DOI

10.17077/etd.c39r48wi

Document Type

Dissertation

Date of Degree

Summer 2017

Degree Name

PhD (Doctor of Philosophy)

Degree In

Physics

First Advisor

Skiff, Frederick N.

First Committee Member

Howes, Gregory

Second Committee Member

Kletzing, Craig

Third Committee Member

Spangler, Steven

Fourth Committee Member

Cheatum, Christopher

Abstract

Inertial Alfvén waves occur in plasmas where the Alfvén speed is greater than the electron thermal speed and the scale of wave field structure across the background magnetic field is comparable to the electron skin depth. Such waves have an electric field aligned with the background magnetic field that can accelerate electrons. It is likely that electrons are accelerated by inertial Alfvén waves in the auroral magnetosphere and contribute to the generation of auroras. While rocket and satellite measurements show a high level of coincidence between inertial Alfvén waves and auroral activity, definitive measurements of electrons being accelerated by inertial Alfvén waves are lacking. Continued uncertainty stems from the difficulty of making a conclusive interpretation of measurements from spacecraft flying through a complex and transient process. A laboratory experiment can avoid some of the ambiguity contained in spacecraft measurements.

Experiments have been performed in the Large Plasma Device (LAPD) at UCLA. Inertial Alfvén waves were produced while simultaneously measuring the suprathermal tails of the electron distribution function. Measurements of the distribution function use resonant absorption of whistler mode waves. During a burst of inertial Alfvén waves, the measured portion of the distribution function oscillates at the Alfvén wave frequency. The phase space response of the electrons is well-described by a linear solution to the Boltzmann equation. Experiments have been repeated using electrostatic and inductive Alfvén wave antennas. The oscillation of the distribution function is described by a purely Alfvénic model when the Alfvén wave is produced by the inductive antenna. However, when the electrostatic antenna is used, measured oscillations of the distribution function are described by a model combining Alfvénic and non-Alfvénic effects. Indications of a nonlinear interaction between electrons and inertial Alfvén waves are present in recent data.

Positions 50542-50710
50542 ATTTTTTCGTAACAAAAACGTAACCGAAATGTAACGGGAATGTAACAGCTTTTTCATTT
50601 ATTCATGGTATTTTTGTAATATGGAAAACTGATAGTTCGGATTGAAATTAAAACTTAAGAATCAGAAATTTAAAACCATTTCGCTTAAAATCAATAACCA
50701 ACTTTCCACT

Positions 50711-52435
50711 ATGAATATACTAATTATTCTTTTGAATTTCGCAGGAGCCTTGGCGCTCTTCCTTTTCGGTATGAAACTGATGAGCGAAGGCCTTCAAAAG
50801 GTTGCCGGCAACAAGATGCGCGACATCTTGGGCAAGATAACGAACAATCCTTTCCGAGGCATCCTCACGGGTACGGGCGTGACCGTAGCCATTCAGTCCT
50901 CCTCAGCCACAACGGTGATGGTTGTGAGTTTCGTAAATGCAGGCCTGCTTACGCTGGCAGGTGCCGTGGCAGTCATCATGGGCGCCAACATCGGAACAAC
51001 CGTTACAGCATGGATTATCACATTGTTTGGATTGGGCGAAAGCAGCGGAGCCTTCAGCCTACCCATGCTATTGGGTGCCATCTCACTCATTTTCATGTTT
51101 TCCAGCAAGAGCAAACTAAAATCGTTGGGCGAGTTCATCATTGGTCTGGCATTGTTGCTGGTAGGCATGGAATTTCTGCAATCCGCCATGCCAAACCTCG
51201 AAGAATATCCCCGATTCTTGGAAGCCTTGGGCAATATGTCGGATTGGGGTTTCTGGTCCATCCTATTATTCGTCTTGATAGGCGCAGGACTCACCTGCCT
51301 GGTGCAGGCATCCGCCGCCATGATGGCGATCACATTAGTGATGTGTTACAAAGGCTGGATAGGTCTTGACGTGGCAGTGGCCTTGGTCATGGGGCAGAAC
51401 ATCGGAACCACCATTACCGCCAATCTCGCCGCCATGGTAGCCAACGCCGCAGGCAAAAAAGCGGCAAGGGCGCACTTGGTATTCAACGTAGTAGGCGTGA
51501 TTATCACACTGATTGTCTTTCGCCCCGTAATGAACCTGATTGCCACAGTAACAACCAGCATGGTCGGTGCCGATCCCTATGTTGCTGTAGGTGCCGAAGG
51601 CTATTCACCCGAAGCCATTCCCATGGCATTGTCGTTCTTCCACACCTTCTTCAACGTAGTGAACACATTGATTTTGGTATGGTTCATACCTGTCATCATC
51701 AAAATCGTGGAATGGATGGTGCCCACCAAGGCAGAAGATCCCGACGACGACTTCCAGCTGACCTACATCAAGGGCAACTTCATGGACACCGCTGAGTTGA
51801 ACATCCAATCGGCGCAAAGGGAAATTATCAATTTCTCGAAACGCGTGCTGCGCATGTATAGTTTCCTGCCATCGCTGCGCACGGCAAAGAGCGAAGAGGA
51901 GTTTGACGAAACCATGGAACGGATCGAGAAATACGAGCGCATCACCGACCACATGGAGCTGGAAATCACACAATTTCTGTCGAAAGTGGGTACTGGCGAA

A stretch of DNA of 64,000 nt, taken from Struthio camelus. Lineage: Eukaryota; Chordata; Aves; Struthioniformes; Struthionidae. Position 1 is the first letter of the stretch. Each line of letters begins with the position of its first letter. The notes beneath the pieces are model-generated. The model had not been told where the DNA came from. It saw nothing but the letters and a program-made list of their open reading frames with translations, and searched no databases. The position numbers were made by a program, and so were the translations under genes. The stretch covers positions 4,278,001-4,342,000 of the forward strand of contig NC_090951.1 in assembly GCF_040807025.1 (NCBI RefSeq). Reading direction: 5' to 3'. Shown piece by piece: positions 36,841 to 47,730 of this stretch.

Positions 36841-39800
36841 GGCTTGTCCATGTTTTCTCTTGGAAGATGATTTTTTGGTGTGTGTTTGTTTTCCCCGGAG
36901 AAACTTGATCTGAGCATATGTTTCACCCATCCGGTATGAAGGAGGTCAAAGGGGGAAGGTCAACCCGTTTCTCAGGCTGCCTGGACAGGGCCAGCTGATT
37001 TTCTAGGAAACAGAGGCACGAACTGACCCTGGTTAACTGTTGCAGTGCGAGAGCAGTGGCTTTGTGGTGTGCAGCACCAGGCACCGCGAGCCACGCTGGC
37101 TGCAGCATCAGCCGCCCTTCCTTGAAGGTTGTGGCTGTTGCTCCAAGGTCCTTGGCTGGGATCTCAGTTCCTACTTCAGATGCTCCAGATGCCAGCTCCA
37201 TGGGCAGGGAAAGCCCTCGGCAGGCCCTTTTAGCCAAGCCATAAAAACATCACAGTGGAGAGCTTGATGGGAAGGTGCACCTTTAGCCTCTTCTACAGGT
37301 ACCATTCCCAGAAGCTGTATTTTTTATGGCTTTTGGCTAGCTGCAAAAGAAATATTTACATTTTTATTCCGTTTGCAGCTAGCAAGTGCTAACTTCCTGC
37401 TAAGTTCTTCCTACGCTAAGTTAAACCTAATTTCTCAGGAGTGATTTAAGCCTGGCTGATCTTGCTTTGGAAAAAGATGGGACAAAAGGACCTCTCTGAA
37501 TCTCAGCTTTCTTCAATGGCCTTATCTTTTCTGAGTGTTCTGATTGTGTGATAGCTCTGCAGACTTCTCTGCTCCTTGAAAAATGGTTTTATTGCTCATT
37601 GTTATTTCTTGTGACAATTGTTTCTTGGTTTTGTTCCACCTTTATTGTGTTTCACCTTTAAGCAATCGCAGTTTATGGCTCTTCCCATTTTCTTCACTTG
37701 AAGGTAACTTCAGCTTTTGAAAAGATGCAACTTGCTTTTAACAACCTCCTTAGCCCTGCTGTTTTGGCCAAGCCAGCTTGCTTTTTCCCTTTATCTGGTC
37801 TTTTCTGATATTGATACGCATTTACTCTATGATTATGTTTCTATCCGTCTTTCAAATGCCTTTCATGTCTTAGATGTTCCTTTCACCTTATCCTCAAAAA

Keywords

Alfvén waves, Auroral generation, Electron acceleration, Kinetic plasma physics, Laboratory plasma astrophysics, Plasma waves

Pages

xvii, 188 pages

Bibliography

Includes bibliographical references (pages 182-188).

Copyright

Copyright © 2017 James William Ryan Schroeder

Included in

Physics Commons

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